What is Cubital Tunnel Syndrome?
Cubital tunnel syndrome is pain coming from the ulnar nerve in which it begins in the neck and travels along the inside of the arm, passing behind the ‘funny bone’. Most commonly people experience cubital tunnel syndrome as either pain or pins and needles along the inside of the forearm or along the little finger.
What causes Cubital Tunnel Syndrome?
Cubital tunnel syndrome typically occurs by a direct trauma in the following ways:
- Through repeated external compression which causes the nerve to become swollen and/or hypersensitive
- Through repeated stretch when there is looseness (laxity) in the ligaments that support the inside of the elbow, such as in throwing or racquet sports.
- May occur in specific medical conditions, including diabetes and haemophilia.
In severe cases, the pain or pins and needles can progress to loss of sensation along the little finger or the little and ring fingers begin to develop a claw-like appearance.
How do I know if I have a Cubital Tunnel Syndrome?
Your GP can arranage a nerve conduction test to assess the condition of the nerve and site of the compression otherwise it can be diagnosed through a variety of symptoms such as pain along the inside of your forearm and/or little finger, and tenderness behind your funny bone that reproduces your pain.
How can physiotherapy help with Cubital Tunnel Syndrome?
To ensure the treatment is correct for your condition you physiotherapist will need to accurately assess and differentiate the source of your elbow pain. Through the process of a detailed history and examination, they will determine the source of your pain and the contribution of factors such as posture and workload.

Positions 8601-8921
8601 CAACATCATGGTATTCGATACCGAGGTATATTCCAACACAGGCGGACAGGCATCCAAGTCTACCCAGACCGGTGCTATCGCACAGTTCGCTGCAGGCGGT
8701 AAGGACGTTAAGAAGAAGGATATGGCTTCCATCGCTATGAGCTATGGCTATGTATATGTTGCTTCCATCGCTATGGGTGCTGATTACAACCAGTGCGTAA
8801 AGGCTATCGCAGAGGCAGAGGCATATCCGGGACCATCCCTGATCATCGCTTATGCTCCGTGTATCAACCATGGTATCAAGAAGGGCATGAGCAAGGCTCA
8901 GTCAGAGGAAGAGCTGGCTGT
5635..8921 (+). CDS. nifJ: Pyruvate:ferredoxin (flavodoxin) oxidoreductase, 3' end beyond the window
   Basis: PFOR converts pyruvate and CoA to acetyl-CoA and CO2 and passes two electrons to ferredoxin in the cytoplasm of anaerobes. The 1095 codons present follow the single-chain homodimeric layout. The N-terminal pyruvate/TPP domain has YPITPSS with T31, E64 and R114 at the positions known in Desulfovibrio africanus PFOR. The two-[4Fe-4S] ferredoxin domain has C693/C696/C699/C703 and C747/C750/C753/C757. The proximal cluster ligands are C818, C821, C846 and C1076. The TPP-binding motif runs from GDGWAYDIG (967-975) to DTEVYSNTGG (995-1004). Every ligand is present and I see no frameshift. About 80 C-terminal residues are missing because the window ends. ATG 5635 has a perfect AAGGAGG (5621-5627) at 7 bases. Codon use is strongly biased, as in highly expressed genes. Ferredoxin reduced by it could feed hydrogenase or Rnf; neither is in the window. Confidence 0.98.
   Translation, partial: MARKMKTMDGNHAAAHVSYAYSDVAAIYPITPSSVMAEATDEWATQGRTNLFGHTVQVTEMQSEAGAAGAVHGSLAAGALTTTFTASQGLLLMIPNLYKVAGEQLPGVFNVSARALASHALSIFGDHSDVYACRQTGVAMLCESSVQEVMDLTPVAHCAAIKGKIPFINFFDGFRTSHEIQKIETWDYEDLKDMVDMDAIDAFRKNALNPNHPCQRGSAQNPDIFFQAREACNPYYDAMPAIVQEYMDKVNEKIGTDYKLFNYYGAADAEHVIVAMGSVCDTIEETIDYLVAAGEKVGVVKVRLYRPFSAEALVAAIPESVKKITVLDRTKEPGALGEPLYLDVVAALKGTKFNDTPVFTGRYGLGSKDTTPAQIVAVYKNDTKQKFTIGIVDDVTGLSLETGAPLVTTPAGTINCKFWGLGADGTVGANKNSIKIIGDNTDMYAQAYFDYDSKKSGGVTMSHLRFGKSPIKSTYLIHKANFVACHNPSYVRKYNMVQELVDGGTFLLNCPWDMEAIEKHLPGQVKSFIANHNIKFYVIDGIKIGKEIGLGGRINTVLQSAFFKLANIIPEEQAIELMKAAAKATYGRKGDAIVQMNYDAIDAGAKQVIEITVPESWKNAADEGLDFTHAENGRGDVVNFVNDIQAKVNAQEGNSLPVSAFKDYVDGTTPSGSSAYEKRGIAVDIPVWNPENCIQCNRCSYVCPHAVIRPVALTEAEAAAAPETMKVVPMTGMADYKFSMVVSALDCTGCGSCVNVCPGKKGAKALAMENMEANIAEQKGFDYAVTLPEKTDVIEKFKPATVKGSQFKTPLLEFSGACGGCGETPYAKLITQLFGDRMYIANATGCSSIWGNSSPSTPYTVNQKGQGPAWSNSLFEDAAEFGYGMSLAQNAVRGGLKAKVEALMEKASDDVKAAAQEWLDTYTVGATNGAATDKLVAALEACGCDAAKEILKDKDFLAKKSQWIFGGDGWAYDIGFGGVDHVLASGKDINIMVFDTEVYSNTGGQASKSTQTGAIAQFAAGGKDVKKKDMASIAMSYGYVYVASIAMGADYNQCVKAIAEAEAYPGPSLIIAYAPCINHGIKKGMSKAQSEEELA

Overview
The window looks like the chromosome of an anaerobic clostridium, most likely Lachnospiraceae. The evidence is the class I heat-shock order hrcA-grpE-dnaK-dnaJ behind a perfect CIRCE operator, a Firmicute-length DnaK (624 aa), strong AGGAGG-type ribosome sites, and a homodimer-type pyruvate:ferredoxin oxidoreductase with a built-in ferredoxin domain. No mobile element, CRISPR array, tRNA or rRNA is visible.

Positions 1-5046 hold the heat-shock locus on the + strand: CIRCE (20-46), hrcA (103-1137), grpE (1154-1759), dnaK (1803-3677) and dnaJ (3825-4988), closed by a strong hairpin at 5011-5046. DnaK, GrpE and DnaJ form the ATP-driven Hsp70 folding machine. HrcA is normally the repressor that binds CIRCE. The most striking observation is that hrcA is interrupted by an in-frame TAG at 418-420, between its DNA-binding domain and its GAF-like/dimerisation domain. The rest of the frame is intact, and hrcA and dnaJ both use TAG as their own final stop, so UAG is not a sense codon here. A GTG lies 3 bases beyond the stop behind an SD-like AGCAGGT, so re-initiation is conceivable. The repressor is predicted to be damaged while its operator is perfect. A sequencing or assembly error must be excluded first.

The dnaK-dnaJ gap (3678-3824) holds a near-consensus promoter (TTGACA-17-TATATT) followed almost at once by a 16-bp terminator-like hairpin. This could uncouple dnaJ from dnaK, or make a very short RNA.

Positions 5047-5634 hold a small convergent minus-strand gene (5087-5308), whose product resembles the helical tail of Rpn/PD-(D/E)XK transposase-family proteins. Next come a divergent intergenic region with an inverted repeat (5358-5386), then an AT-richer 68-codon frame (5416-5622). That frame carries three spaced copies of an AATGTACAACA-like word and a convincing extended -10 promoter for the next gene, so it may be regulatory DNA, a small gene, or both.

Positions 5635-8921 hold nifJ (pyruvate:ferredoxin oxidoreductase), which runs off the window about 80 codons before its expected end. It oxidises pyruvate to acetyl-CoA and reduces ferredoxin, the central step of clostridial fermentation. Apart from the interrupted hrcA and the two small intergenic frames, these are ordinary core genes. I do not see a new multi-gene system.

Management is vital to try and prevent damage to the nerve through either ongoing trauma or secondary inflammation and swelling. If there is loss of sensation or muscle power, the outcome is generally less-favourable, so time is of the essence. Therefore getting help as quickly as possible is the best thing. Your physiotherapist may instruct you to tape your wrist to ensure there is no further damage. Mobilisation of the neck may be used to assist with the mobility of the nerve including stretches. If there are issues with posture it may be recommended to complete stretching and strengthening exercises for improvement.
What can I do at home?
You can complete simple exercises and stretches at home when prescribed by your GP or Physiotherapist in which can help reduce pain. Ibuprofen or ice may be used to reduce inflammation.
How long until my recovery?
Cubital tunnel syndrome can resolve within a number of weeks when the issues have been discovered early and pain can be reduced by taping. Though more severe cases, when patients have had symptoms for a few months it may take up to 3–6 months to recover.
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Reference: Australian Physiotherapy Association 2019, Your Body, viewed 19 November 2019, < https://australian.physio/>.